A safer substitute: Vaccinia, meet Edward Jenner

Routine, but still risky: even after a family of clinician-scientists, called the Suttons, established a new gold-standard technique for variolation which resulted in a tenfold reduction in the chances of death, the risk of death was still 1 in 500. Furthermore, each deliberate exposure to smallpox matter risked seeding a new smallpox outbreak: though variolation was far safer than smallpox disease, it was compromised by its continued reliance on the unaltered, potentially lethal pathogen. 

As luck would have it, smallpox had a milder cousin. It’s unknown how long certain dairy farmers had recognised that infection with the cowpox – a non-lethal viral disease typically passed from infected cattle to humans through cuts in the skin of milking hands – to be preventive of smallpox. But the widespread use of variolation represented a first opportunity to generate useful data revealing patterns of immunity. 

Country doctors carrying out inoculations, puzzled by pockets of patients on whom even repeated inoculation with smallpox matter failed to raise so much as a single pustule at the site, were able to draw anecdotal connections to prior outbreaks of the cow pox. 

One doctor, Edward Jenner, took up the work of disentangling fact from folklore. “Cow pox” appeared to be a name applied to at least three different diseases – two of which would offer the sufferer no future protection against smallpox. Jenner learned to distinguish “spurious cowpox” from the disease caused by infection with what he called “Variolae vaccinae”. True cow pox infection, he was able to satisfy himself, correlated with resistance to smallpox.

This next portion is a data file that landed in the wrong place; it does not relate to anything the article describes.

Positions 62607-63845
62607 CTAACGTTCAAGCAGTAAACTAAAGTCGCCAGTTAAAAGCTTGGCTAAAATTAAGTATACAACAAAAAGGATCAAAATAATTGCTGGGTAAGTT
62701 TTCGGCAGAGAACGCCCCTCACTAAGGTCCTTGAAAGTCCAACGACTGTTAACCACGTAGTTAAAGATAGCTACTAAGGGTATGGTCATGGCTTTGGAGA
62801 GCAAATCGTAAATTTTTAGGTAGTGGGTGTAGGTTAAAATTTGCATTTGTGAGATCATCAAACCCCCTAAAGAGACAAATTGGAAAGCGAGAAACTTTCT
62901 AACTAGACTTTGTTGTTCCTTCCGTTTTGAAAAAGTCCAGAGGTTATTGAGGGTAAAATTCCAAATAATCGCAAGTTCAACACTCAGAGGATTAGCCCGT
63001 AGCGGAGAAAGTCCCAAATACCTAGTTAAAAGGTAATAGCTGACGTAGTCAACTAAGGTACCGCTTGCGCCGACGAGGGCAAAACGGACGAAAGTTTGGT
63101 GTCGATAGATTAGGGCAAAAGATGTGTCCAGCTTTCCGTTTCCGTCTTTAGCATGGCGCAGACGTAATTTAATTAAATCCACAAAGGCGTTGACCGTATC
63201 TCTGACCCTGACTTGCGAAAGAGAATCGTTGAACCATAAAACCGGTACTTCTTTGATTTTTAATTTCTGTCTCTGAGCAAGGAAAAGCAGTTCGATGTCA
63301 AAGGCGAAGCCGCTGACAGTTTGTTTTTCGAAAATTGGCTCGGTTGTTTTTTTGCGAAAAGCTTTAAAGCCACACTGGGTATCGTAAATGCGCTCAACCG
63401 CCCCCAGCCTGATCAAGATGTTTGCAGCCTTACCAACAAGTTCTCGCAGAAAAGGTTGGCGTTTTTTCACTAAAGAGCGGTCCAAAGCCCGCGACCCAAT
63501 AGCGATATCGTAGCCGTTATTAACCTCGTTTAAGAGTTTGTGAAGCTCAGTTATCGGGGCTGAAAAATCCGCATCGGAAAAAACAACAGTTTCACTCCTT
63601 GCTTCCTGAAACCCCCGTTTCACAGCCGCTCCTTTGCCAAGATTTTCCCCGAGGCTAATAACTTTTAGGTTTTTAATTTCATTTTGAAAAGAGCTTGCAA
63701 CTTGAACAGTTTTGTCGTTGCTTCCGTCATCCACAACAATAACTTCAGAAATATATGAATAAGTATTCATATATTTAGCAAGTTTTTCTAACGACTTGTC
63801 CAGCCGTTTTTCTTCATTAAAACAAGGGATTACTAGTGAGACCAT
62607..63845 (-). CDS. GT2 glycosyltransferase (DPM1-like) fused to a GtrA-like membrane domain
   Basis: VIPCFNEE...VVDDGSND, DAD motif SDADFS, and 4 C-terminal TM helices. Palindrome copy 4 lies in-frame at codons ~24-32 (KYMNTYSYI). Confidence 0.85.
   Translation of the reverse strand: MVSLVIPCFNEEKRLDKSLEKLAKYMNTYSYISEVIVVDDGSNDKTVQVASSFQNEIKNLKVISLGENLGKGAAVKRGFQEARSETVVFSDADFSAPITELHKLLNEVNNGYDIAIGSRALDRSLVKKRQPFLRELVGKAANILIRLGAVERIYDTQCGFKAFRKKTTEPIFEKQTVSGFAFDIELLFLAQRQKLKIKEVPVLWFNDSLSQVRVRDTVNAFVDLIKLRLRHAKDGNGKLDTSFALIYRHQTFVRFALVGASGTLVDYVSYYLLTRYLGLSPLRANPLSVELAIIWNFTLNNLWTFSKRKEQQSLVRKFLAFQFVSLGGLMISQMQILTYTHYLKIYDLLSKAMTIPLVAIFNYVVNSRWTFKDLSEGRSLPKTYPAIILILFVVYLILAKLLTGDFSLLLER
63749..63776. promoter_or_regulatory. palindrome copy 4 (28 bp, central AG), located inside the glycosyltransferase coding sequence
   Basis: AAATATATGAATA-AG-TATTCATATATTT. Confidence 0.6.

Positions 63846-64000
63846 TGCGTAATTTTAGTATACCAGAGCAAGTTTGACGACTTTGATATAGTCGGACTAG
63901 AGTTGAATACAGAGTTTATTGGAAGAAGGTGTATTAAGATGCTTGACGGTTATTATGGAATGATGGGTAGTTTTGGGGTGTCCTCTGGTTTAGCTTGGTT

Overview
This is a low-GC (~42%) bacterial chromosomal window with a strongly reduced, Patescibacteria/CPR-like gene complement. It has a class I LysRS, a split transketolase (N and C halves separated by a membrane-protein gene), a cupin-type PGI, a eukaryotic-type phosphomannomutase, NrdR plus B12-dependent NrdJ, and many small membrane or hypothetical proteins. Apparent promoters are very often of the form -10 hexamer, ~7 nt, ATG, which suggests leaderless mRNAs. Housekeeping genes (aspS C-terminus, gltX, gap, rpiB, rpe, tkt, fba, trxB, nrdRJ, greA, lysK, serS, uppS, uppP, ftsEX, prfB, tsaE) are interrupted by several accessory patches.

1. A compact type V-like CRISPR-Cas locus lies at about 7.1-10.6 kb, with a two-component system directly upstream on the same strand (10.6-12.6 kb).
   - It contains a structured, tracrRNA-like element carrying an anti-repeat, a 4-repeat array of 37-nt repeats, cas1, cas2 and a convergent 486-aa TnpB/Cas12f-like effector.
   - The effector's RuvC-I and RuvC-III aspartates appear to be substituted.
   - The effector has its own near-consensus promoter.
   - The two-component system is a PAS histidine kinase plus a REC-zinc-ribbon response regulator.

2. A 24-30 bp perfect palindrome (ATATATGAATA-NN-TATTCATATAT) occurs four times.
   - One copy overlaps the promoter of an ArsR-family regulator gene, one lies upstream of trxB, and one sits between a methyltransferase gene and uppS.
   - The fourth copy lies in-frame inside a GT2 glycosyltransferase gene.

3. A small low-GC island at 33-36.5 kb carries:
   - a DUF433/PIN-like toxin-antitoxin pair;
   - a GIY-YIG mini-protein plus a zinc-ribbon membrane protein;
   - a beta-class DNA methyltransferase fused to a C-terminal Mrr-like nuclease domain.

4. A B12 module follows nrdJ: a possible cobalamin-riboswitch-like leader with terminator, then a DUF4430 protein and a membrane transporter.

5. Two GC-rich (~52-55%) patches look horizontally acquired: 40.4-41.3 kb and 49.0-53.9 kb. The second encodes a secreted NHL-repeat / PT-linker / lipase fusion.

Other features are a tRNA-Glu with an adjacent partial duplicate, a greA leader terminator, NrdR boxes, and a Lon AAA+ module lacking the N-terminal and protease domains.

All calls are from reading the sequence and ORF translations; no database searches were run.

In 1796 a dairymaid called Sarah Nelmes presented with a cowpox pustule so textbook that Jenner was moved to sketch it for inclusion in his research. On 14 May, he selected “a healthy boy, about eight years old, for the purpose of inoculation for the Cow Pox” with the pus taken from Nelmes’s perfect pustule. A week later, the boy, a pauper child called James Phipps, developed mild symptoms, then recovered.

Jenner wrote: “In order to ascertain whether the boy, after feeling so slight an affection of the system from the Cow-pox virus*, was secure from the contagion of the Small Pox, he was inoculated the 1st of July following with variolous matter …  no disease followed”. A few months later, Jenner again inoculated Phipps with smallpox pus – and again, the boy showed no signs of infection. Jenner’s first vaccination was a success.

Jenner’s trials continued to show replicable successes. Despite initial medical wariness and tricky logistics – this kind of vaccine could not be transported but instead relied on a demanding a relay-race style roll-out from arm-to-arm – vaccination proliferated across continents. In 1801 Jenner was able to write: “The numbers who have partaken of [vaccination’s] benefits throughout Europe and others parts of the Globe are incalculable: and it now becomes too manifest to admit of controversy, that the annihilation of the Small Pox, the most dreadful scourge of the human species, must be the final result of this practice."

* At the time, the word "virus" simply meant pus-like substance. The modern meaning, referring to submicroscopic infectious agents, and our understanding of viruses didn't come into use until several decades later.